Years ago, Viagra made the unexpected transition from hypertension and angina drug contender to erectile-dysfunction blockbuster, only to journey back as a treatment for PAH. Recent years have seen a flurry of studies suggesting that erectile dysfunction and coronary disease are closer cousins than ever expected.
Results from a new analysis of the ADVANCE trial shows that baseline ED is associated with a 19% higher risk of cardiovascular disease events, a 35% increased risk of coronary heart disease, and a 36% increased risk of cerebrovascular disease.
The greatest risk was for deep vein thrombosis in men with prostate cancer on endocrine therapy, whose risk was more than doubled. Teasing out the risk associated with the disease process, choice of therapy, and other patient factors requires further study.
After adjustment for conventional risk factors, men with ED are at a 40% greater risk of developing cardiovascular disease than men without ED. Still, the addition of ED did not improve the prediction of cardiovascular-disease incidence in men beyond that of conventional risk factors.
In what may be the first clinical trial to test a DES in the pudendal artery, investigators at nine sites are looking at whether pudendal stenting is safe and effective in men who have failed PDE-5 inhibitors.
Two new trials confirm that erectile dysfunction should be treated as a powerful early-warning sign for MI and other serious cardiovascular events in patients with diabetes. And one of the studies finds that statins and PDE-5 inhibitors might reduce such events. (Gazzaruso C et al. Ma RCW et al. J Am Coll Cardiol 2008; 51:2040-2044, 2045-2050.)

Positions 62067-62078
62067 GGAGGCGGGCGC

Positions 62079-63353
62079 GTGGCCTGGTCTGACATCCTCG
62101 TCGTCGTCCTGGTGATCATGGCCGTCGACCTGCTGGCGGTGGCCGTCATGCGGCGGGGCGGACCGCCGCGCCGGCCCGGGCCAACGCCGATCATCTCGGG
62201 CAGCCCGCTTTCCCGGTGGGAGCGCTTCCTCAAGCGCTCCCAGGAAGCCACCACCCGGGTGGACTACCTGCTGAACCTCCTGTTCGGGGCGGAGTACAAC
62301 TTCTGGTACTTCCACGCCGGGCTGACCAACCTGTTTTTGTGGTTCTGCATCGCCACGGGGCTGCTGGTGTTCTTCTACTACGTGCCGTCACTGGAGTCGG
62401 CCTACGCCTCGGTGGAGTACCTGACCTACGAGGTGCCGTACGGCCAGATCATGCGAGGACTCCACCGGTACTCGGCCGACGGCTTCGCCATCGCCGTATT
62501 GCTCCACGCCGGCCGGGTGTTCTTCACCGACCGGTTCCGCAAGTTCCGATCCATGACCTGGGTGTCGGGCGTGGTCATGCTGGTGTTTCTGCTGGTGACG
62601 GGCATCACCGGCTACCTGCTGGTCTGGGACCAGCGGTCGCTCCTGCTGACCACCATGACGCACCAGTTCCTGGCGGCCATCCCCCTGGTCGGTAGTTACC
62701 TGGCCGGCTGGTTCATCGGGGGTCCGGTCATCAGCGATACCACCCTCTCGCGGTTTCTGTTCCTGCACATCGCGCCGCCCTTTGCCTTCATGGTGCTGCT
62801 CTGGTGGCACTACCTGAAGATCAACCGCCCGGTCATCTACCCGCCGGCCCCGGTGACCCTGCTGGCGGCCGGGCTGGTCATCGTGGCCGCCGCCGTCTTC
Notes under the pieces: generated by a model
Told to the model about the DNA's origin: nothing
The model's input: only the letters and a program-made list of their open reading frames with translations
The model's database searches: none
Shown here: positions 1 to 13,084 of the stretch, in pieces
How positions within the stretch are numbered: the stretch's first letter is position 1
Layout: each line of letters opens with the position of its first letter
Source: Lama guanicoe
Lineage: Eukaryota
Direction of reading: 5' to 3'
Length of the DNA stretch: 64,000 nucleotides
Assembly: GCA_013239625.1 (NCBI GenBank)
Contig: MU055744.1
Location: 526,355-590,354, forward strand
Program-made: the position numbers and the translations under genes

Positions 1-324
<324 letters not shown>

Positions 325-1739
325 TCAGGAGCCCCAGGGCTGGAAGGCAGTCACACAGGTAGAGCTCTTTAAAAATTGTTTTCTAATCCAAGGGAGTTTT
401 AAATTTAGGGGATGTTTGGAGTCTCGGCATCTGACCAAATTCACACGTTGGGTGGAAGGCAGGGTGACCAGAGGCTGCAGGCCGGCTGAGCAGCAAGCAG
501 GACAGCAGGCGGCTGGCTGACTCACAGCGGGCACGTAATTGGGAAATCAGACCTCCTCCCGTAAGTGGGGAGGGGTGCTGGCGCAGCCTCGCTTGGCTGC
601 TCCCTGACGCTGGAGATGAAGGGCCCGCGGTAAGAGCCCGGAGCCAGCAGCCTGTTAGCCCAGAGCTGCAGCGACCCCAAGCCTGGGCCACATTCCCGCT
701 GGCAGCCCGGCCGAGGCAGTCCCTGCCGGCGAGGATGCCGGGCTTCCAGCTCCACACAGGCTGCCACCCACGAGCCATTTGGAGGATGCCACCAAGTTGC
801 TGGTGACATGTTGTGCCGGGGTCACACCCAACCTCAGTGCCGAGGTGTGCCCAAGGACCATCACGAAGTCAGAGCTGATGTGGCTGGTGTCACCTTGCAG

Researchers find that sexual dysfunction is common among women with hypertension, with a prevalence roughly twice that of normotensive women. They assert that more information on the recognition and management of sexual dysfunction among women with hypertension should be a research priority. (American Society of Hypertension 21st Annual Scientific Meeting and Exposition.)
Researchers say the results from this small pilot study suggest that improving vascular endothelial dysfunction can help improve erectile problems in men who do not initially respond to treatment. (Herrmann HC et al. J Sex Med 2006; 3:303-308.)
Erectile dysfunction is extremely common and could prove to be one of the strongest risk factors to date identified for coronary heart disease, new studies show. Hence, a careful sexual history may provide important clinical information beyond the detection of ED, the researchers conclude. (Min JK et al. Saigal CS et al. Grover SA et al. Arch Intern Med 2006; 166:201-206, 207-212, 213-219.)
A new, prospective study adds heft to the erectile-dysfunction hypothesis, indicating that men with erectile dysfunction and no cardiovascular disease have a 45% chance of having a cardiovascular event within five years. (Thompson IM et al. JAMA 2005; 294:2996-3002.)
Scientists from Johns Hopkins have shown for the first time that sildenafil appears to have a beta-blocker-like effect on the human heart. This indicates that the drug, and others in the same class, may be potential heart-failure therapies, they say. (Borlaug B et al. Circulation 2005; 112: 2642-49.)
A new study has shown that patients with erectile dysfunction have higher levels of CRP, more frequent coronary artery calcifications, and more impaired endothelial function of the brachial artery than men without this condition, providing further weight to the idea that erectile dysfunction represents an early clinical manifestation of coronary artery disease. (Chiurlia E et al. J Am Coll Cardiol 2005; 46:1503-1506.)